I thought we were all desperate for sun. And we were. But I had forgotten, during months of countryside living during lockdown, how people make memories as much as places. How much I'd missed the sound of other languages around me. The poolside people-watching (The 11am cocktails! The under-the-radar rows!). The personalities among the staff, from the sage wisdom of the restaurants manager, to Carlos, the exuberantly hilarious and exquisitely Italian maitre d’ of Giorgio Locatelli’s, one of several eponymous restaurants run by Michelin-starred chefs that give the hotel a sleek international edge. Never mind the amazing food (or is it art?), service and sense of occasion, Locatelli’s will be forever remembered as the place with the longest, bendiest bread sticks in the world (™). And whilst Nobu expanded the children’s tried, tested and approved Asian dishes by about 600 per cent, it will live on as the place mummy over-ordered to such an extent we even had to send dishes back. Along with the beachside fish restaurant and breakfast buffet (yes, even in times of Covid – albeit with gloves, screens and masks mandatory), the children loved it all, although nothing passed muster more than room service spag bol on the balcony…
9. If in doubt, just add stray cats
Just half an hour’s drive from the hotel, up in the Troodos mountains, lies archetypal Cypriot village Omodos, and it was to here that we headed for a day exploring the island. After a mid-morning tasting at Lindos Winery (the highlight Mediterranean Blu, which looked like the alcopop WKD and tasted like a Pinot Grigio, which seemed to sum up my previous trips to the island nicely), we arrived in bustling Omodos. Busy tourist traps are high on my “avoid” list at the best of times, but factor in social distancing and mask-wearing in 30°C heat and the appeal of its cobbled streets and traditional stone houses quickly palled. We made quick work of the stalls selling handmade narrow-knit lacing and arkatena bread.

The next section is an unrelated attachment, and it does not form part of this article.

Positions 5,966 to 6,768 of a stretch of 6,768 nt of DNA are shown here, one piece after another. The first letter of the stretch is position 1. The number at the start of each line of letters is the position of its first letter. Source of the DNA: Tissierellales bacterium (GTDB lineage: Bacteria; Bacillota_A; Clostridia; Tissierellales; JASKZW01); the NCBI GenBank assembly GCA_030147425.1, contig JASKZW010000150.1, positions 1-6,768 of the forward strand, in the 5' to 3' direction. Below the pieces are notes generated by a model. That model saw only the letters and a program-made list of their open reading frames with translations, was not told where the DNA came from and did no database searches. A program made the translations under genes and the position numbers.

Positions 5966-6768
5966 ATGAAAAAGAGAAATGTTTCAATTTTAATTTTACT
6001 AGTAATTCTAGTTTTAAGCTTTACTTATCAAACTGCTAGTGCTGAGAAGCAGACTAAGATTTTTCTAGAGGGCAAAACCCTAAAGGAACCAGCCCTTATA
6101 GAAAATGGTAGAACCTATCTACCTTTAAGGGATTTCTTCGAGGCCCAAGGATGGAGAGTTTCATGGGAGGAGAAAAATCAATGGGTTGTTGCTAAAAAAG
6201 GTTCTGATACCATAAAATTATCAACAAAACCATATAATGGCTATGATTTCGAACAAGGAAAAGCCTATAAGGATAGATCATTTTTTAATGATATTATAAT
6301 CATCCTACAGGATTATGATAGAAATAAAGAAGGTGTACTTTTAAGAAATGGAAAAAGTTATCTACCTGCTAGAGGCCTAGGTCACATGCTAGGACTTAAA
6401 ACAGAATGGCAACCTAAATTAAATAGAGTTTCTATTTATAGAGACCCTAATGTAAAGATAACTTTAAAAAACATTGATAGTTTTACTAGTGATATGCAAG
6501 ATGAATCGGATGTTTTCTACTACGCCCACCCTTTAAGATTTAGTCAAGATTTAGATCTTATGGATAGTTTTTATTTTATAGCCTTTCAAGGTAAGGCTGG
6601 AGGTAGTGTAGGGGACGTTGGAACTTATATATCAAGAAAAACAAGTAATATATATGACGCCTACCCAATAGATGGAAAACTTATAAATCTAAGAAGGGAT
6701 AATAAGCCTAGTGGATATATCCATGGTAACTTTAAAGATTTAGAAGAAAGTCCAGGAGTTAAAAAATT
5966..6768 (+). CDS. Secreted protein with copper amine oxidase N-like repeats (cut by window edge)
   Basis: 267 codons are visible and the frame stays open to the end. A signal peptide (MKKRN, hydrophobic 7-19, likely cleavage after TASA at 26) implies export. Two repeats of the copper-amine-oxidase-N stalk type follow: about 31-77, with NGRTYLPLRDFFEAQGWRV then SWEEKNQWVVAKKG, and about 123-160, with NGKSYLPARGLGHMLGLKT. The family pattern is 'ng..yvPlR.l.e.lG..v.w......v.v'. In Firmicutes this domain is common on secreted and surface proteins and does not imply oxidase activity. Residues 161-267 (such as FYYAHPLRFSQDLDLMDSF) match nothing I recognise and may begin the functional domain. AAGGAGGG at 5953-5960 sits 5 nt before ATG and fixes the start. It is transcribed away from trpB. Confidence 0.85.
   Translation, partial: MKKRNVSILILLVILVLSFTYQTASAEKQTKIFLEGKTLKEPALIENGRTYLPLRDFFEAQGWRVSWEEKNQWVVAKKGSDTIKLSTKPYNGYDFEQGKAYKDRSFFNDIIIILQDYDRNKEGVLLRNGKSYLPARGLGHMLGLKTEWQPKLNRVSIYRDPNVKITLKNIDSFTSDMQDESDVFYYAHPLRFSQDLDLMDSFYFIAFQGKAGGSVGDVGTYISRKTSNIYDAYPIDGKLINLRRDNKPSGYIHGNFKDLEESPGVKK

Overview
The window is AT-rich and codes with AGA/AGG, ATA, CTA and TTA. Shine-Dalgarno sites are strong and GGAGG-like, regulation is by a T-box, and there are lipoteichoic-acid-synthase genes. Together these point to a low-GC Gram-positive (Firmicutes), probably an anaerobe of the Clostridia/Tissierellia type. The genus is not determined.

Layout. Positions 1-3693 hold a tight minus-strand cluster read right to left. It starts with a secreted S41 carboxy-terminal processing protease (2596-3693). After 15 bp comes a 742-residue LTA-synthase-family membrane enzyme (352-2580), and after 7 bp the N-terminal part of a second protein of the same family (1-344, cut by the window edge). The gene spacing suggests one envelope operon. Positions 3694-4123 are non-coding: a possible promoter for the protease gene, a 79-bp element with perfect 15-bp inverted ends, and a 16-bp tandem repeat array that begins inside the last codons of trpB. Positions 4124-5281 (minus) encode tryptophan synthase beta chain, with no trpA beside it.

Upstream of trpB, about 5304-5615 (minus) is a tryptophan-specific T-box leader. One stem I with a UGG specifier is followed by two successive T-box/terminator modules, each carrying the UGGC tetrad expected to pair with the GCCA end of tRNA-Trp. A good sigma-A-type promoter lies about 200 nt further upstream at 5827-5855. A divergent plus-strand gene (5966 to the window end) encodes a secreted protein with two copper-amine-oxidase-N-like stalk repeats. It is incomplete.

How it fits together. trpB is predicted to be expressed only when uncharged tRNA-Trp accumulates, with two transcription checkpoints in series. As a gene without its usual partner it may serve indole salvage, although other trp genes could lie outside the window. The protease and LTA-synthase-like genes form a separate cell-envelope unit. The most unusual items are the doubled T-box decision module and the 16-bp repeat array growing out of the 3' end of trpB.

If only the same could be said of lunch. The mezze I ordered at a recommended taverna turned out to be less the “bit of a houmous dip and a pitta” I was promised and more a seven-course extravaganza, each course more delicious than the last. My photo-feed of the morning, however, tells another story entirely. Picture follows picture of delighted child with mangy stray cat, each earnestly given a name and assumed personality, to add to the feline family they’d already amassed around the hotel. Now when we talk of Omodos, it is these they rapturously relive, our morning’s exploration turned into holiday highlight in one swish of a cat’s tail.
10. It will all be worth it
For all these reasons and more, every holiday hoop you have to jump through to get away safely will be worth it. Honestly. It will!
Double rooms at Amara from €382 (£329) per night, B&B. A seven-night stay for two adults and two children, Tui flights from London Gatwick on May 30, and private transfers from £8,646. All Sovereign holidays include the 'Book with Confidence', which offers a guaranteed refund if Sovereign have to cancel the trip and a full refund up to 21 days before departure, excluding any non-refundable costs, if the customer has to cancel the trip due to Covid-19 (01293 839588; sovereign.com). For more ideas on where to stay, see our guide to the best family hotels in Cyprus.